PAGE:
The worst things Biden’s said, yet
Joe Biden has been shooting for the presidency since 1987. Plenty of time to refine his campaigning technique.
He doesn’t have Bernie’s impactful ideas or Obama’s charisma, which leaves him in the ‘safe pair of hands’ politician mould necessitated by his lack of attributes.
The mainstream media have remained predictably supportive during his most recent Democrat nominee attempt. However, the long-running Biden fiasco is treating spectators to a plethora of blunders at a career-high rate.
A 77-year-old’s speech problems are excusable in the scenario of your grandad adjusting to new meds. Unfortunately, the senator’s acted like this for over 30 years and he’s the Democrat nominee favourite.
Here’s a brief look at his habit. Sometimes worrying, sometimes offensive.
1 – During his first presidential run, Biden was as low on speech ideas as he’s always been on policy ideas. Plagiarism was his solution. Subtly, he swapped his name and ‘my wife’ for Neil Kinnock and ‘predecessors’ whilst regurgitating an acclaimed speech only four months after the original. Shortly after, he was caught lying about and during his education and withdrew in preparation for future attempts.
2 – Maybe it’s best to stick to other people’s words when your own indicate such a strong attachment to the wonky era you grew up in. Whilst making another presidential attempt in 2007, he said of his soon-to-be boss Barack Obama –
“You got the first mainstream African-American who is articulate and bright and clean and a nice-looking guy.”
People quickly pointed out that bright African American people aren’t any newer than the rhetoric being pushed by the ex-segregationist.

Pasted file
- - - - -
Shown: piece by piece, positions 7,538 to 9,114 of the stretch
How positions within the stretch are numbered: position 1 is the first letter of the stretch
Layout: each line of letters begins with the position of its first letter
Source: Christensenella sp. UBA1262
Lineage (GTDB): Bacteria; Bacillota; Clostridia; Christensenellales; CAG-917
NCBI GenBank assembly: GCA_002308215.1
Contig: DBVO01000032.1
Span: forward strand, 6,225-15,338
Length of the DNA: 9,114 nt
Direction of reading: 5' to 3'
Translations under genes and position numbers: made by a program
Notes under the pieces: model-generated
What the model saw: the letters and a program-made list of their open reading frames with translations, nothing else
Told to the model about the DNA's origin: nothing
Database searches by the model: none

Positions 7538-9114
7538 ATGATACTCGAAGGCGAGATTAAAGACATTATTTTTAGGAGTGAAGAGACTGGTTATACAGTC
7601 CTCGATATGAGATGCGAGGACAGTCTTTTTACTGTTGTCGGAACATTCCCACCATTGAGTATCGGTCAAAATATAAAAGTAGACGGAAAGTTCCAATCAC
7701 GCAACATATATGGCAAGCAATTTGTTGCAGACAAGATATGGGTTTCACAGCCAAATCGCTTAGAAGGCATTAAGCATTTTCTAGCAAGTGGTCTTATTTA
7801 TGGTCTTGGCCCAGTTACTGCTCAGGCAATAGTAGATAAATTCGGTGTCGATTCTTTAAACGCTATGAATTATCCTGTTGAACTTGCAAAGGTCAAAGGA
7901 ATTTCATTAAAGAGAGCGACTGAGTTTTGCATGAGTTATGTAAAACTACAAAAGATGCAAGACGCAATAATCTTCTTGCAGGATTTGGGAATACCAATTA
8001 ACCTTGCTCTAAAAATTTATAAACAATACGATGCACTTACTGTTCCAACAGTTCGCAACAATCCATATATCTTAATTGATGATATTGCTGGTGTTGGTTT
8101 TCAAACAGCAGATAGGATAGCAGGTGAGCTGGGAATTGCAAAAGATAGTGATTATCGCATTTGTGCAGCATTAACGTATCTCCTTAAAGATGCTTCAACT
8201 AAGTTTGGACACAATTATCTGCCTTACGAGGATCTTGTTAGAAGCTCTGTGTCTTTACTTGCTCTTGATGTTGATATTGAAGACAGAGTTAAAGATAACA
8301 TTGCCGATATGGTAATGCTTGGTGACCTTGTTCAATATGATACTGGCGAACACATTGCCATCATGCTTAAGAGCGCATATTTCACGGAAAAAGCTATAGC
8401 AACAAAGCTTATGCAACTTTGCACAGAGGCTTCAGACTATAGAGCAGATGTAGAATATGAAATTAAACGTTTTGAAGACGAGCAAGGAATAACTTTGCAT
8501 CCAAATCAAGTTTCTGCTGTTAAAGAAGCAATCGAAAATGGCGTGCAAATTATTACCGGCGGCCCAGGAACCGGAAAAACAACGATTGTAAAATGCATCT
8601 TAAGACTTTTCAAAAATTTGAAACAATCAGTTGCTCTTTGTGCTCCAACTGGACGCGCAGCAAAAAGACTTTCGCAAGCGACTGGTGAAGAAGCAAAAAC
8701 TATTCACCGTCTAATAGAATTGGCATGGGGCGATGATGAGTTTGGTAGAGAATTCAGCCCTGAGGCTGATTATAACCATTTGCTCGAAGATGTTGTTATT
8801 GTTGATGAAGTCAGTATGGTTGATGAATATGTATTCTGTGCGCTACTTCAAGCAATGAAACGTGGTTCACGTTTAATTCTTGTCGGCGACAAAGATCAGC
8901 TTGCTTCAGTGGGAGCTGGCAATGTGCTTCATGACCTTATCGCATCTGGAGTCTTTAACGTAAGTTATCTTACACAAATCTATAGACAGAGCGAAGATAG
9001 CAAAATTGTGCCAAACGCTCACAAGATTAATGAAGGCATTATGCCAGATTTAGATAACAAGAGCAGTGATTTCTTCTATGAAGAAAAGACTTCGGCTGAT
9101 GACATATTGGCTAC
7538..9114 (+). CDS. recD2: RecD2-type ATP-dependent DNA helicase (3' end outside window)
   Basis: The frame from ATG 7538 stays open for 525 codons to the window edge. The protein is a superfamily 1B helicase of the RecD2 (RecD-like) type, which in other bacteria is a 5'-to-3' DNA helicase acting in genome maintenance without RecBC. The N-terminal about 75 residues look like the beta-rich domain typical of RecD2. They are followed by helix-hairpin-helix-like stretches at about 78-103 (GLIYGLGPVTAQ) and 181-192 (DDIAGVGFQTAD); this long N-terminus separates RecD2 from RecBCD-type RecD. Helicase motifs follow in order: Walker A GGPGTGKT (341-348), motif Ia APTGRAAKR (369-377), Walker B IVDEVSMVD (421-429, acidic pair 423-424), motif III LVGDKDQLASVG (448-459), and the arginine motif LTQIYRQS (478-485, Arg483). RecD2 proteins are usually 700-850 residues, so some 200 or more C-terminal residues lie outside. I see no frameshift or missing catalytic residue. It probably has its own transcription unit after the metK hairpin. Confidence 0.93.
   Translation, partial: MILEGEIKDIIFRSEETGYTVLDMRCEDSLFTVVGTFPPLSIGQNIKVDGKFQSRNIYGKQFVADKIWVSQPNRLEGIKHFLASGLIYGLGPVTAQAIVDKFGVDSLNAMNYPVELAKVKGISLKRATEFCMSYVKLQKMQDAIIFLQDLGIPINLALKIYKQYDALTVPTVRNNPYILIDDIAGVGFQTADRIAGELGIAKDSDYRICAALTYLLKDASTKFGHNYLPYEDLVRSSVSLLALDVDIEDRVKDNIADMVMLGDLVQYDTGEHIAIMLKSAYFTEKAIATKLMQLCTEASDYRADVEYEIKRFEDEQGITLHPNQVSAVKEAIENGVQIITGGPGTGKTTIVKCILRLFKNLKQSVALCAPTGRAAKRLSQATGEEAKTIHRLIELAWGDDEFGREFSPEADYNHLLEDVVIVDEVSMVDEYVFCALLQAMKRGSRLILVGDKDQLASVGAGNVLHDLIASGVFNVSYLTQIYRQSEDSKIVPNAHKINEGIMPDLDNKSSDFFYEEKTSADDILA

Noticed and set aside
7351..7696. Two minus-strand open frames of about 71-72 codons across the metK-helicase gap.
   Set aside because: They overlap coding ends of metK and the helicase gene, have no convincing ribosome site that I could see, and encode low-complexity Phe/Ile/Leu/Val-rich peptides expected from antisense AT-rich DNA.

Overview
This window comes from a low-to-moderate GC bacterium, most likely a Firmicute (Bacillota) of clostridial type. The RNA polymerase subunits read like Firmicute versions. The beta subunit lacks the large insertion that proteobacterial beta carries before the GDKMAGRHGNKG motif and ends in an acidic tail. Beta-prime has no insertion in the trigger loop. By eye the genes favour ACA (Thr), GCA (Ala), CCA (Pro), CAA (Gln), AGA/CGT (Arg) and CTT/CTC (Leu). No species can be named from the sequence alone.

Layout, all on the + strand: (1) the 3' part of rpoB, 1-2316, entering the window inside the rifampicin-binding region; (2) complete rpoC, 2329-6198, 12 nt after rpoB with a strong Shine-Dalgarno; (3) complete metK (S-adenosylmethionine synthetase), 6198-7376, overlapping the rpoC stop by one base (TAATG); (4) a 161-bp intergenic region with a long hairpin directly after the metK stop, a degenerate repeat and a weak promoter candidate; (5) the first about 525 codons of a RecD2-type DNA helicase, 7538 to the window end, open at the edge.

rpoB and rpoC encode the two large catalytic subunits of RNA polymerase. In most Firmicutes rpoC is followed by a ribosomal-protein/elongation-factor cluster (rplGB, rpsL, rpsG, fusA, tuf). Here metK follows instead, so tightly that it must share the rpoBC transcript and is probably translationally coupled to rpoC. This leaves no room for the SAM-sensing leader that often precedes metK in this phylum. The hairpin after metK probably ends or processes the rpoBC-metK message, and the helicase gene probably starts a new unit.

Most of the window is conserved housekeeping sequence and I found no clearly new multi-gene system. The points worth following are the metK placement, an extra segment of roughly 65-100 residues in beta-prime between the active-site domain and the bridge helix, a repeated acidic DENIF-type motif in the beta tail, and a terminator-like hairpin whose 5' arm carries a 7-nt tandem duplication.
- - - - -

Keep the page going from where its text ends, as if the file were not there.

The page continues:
3 – After having his sights lowered to being Obama’s VP, Biden was most likely advised to reign in his out-of-date rhetoric. Having his attention focused on not making racially offensive remarks seemed to make other parts of his work life more challenging, however. At a campaign rally in Missouri, he told a wheelchair-bound senator –
“Stand up, Chuck, let them see you”.
Although no one was too offended, Biden’s public difficulty was reaching its most consistent stage yet.
4 – Biden bumbled through an administration that carried out more drone strikes and deportations than any before.
Alas, he bases his opposition to Trump on insensitivity to immigrants and poor foreign policy. Trump’s administration hasn’t had time to match the extent of Obama’s horror in these areas, but Biden doesn’t have much else to talk about.
This lack of ideological ground to stand on is possibly why the exercise seems taxing on his mental capabilities. In Iowa in September whilst trying to appeal to a mostly Hispanic and Asian group of voters he exclaimed –
“Poor kids are just as talented as white kids”.
Realising that this line wouldn’t sit well, he scampered to cover his tracks.
5 – Overwhelmed, Biden put his brain on autopilot for the next Democratic candidate debate. This is the real quote.
It’s like when you keep pressing the middle button on your phone’s auto-predict and you see what it comes up with.
6 – Whilst trying to downplay age concerns, Biden managed to score a double. Without correcting himself he said that he
“would not have withdrawn the additional thousand troops in Iraq” (meaning Syria, a forgivable mistake for someone not campaigning to be Commander-in-chief)
“I would eliminate the capital gains tax. I would raise the capital gains tax to the highest rate of 39.5 per cent”.
7. Discussing solutions to domestic abuse problems, Uncle Joe said it was important to
“Keep punching at it and punching at it and punching at it.”
Running in a similarly uninspired, establishment style to Clinton would hopefully indicate strength in dealing with facts or policy. Unfortunately, both seem a long way off.
At least the Democrat’s last president had some charisma to soften the mass bombing and deporting. Could anyone tolerate it again, especially when it’s so poorly presented?